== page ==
Trad Talk Forums banner
1 - 20 of 21 Posts

·
Registered
Joined
·
5,581 Posts
Discussion Starter · #1 ·
My apology might be for possible misleading information. which could be seen as over egging one pudding to under egg another.

Webster posted that interpolating the inch by inch measurements gives a different value to the sum of the inch by inch values taken for a dfc.

My mission of being online has been to show people that its not that hard to measure bows, and in doing so have tried my best to keep it simple.

Now. I cant vouch for what ever method other folks use to work this out.
but here goes.

three measurements taken for simplicity sake.
First inch
6lbs
second inch
9lbs
Third inch
11lbs


Simple Sum of this would give:
11+9+6 = 26 inch pounds of energy.

Interpolate this into half inch values.
first half inch
3lbs (half of six)
First inch
6lbs
First inch and half
7.5lbs (average of 6 and 9)
Second inch
9lbs
Second inch and half
10lbs
third inch
11lbs

total stored energy
3+6+7.5+9+10+11
46.5 half inch pounds. so divided by 2 to give inch pounds
23.25 inch pounds.


as you can see sub dividing means you end up with a different answer to using whole values.

but as a means to keeping it simple using the whole inch is just as valid for comparison to comparison.

trouble arises when you compare the two methods.
and that is where im guilty and for that I apologise. I haven't stopped to think of the differences.


That said. It over eggs the Stored energy
so that delivers a under estimated Efficiency.

and for some reason this didn't occur to me, So here I am owning up to my own focus not letting me see some potholes in arguments.


a DFC is a DFC, but how you arrive at the area under it is where the debate can start I suppose.

as I have openly stated our methodologies have been publically posted so open to criticism all the way along.
 

·
Premium Member
Joined
·
12,452 Posts
Calculus is like that. You don't understand your error until you miss Mars a few degrees. :).

I have a masters in math that has been little used since the 80s. These discussion have me breaking out my calculus books. Actually I have missed math.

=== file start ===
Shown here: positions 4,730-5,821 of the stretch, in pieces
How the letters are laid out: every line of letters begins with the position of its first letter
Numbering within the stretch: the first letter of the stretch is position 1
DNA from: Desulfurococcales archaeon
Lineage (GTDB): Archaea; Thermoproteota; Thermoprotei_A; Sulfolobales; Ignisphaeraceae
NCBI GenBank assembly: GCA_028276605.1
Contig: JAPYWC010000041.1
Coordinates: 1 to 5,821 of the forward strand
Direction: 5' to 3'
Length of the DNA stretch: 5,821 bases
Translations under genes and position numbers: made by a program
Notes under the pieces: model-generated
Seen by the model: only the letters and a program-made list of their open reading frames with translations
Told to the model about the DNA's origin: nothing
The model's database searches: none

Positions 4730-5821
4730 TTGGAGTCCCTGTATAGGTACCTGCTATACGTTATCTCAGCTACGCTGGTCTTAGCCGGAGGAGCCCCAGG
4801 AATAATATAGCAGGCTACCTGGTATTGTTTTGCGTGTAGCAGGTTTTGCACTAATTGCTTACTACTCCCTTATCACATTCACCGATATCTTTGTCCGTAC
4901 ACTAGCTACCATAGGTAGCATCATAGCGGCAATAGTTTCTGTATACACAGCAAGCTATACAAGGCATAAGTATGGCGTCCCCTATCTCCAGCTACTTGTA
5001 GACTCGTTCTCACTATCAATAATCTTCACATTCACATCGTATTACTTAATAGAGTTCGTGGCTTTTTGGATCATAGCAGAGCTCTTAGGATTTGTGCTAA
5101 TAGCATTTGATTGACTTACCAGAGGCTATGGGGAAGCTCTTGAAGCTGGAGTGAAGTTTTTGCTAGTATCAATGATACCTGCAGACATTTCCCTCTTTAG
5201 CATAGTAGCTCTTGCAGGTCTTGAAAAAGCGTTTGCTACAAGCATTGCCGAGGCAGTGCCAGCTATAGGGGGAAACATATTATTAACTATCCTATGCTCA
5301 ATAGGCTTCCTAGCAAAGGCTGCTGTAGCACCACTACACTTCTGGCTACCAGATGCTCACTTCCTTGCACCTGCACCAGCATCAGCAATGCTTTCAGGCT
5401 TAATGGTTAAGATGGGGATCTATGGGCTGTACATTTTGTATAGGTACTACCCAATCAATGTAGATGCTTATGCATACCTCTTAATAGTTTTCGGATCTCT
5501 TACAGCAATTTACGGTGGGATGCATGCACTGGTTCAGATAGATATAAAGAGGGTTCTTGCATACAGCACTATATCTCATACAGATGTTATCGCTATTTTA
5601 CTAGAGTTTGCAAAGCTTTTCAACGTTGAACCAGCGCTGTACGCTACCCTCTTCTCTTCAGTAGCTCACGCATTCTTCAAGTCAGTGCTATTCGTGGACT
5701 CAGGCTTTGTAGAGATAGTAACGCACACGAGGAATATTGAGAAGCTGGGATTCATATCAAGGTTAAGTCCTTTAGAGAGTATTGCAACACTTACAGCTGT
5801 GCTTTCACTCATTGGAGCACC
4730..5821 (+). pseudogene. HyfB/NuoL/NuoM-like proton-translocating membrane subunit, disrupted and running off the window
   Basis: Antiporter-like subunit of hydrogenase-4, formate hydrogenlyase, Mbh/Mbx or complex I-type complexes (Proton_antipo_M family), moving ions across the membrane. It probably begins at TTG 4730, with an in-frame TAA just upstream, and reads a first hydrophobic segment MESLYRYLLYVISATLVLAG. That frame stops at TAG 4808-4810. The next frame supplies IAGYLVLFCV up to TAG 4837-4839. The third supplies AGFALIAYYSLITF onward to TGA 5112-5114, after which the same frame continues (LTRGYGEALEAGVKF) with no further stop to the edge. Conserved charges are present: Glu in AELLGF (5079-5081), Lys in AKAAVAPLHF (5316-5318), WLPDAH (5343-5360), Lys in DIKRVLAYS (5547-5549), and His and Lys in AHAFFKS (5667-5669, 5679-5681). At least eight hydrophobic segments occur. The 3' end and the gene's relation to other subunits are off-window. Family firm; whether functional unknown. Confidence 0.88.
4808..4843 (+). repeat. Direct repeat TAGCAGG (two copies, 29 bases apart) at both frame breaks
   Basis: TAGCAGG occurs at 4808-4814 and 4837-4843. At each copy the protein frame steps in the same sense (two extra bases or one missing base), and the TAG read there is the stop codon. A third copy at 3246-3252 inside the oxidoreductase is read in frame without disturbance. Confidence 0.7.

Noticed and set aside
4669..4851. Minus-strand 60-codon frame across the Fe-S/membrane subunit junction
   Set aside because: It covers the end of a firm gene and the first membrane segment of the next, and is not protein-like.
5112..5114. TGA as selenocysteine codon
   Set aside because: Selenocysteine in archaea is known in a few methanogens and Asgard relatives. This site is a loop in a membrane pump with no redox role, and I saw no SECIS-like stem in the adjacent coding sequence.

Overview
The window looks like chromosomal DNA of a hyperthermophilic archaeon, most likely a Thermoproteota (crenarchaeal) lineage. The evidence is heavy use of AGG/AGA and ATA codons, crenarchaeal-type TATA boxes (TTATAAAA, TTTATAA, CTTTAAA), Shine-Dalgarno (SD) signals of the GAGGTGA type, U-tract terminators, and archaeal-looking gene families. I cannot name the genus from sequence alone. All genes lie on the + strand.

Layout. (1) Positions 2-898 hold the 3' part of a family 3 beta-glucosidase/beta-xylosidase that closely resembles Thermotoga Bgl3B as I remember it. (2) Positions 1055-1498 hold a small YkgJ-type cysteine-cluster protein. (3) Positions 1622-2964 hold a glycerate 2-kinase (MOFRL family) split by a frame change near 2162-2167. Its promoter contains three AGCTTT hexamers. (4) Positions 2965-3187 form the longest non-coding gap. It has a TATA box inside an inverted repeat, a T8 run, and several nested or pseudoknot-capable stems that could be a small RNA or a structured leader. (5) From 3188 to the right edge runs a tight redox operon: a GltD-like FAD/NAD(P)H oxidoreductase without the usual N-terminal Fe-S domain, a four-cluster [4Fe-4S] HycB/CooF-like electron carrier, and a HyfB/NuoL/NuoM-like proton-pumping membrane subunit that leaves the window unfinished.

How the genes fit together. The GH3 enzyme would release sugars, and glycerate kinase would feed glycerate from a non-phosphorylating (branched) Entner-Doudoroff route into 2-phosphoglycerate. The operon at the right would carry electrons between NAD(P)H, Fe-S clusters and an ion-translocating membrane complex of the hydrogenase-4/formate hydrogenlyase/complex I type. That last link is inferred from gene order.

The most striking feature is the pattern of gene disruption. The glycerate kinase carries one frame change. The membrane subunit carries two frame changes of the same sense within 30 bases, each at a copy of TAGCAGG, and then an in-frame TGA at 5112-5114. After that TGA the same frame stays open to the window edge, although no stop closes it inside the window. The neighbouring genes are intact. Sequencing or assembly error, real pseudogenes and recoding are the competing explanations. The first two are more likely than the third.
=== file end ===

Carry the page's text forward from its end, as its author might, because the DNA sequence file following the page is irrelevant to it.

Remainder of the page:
·
Registered
Joined
·
5,581 Posts
Discussion Starter · #3 ·
Calculus is like that. You don't understand your error until you miss Mars a few degrees. :).

I have a masters in math that has been little used since the 80s. These discussion have me breaking out my calculus books. Actually I have missed math.
all methods are valid. as long as they are consistant. My error has been assuming Blacky and other bow testers, have used the simple method. when it looks like they havent.

I took some of blackies numbers and compaired them to ours. and it looks like the stored energy calculations are not the same.
so this arrives at different Stored energy, which leads to different efficiency numbers
 

·
Premium Member
Joined
·
3,004 Posts
Sid,

There are programs that calculate the space between the 1 inch numbers and solve for the area under the curve. Otherwise you end up with a DFC that has a stair step instead of a smooth line. John uses one that was developed by Norb years ago that does it all.

I've even plotted the DFC on our design system and have it connect the dots and solve for the area. It actually works very well.

The idea is to get the actual and accurate stored energy to work with otherwise all other measurements are not accurate.

Mike
 

·
Registered
Joined
·
1,505 Posts
Sid,

Totally agree that the most important thing is to use a consistent form of measurements for comparative purposes.
The most accurate is really only important when defining absolute (non caomparative) measurements.

That is the reason I asked you and Mat, earlier on, how you both calculated stored enegy.

Found out it was being done somewhat differenty. LOL
 

·
Registered
Joined
·
5,581 Posts
Discussion Starter · #7 ·
Yeah, Mike. thanks... I have crossed two concepts. both are right!
crossed over they are not.

The sum of the inch is fine. It works well. its just it delivers a different answer to other methods.
its still compariable. to other numbers derived from the same method.

I have been trying to keep life simple for those that don't want to get too deep into things. kinda like a homeBrew kit to looking at bows.

What I haven't done is explain that there are differences between home brew and more official techneques.

I think I will stick to the home brew techneques. as they allow people to do the simple maths.

our computer bow model accounts for limb mass and limb mass COG, as well as the Mass of the string. Bows and modeling them, can get as mad on maths as you want. Most folks accuse me of being too technical, so an "abraviated" method is just as good.
as long as its understood.

same as GPP actually doesn't work as bow performance benchmarks. 90lbs bows don't quite perform like 30lbs bows. but the assumption is that it does.

does it make a difference between a 45lbs bow and a 50. Not really. but does it matter between a 90 and a 30. yes it does.
so Gpp is regarded as ok to use. so can measuring stored energy for comparative reasons as long as both are done using the same method...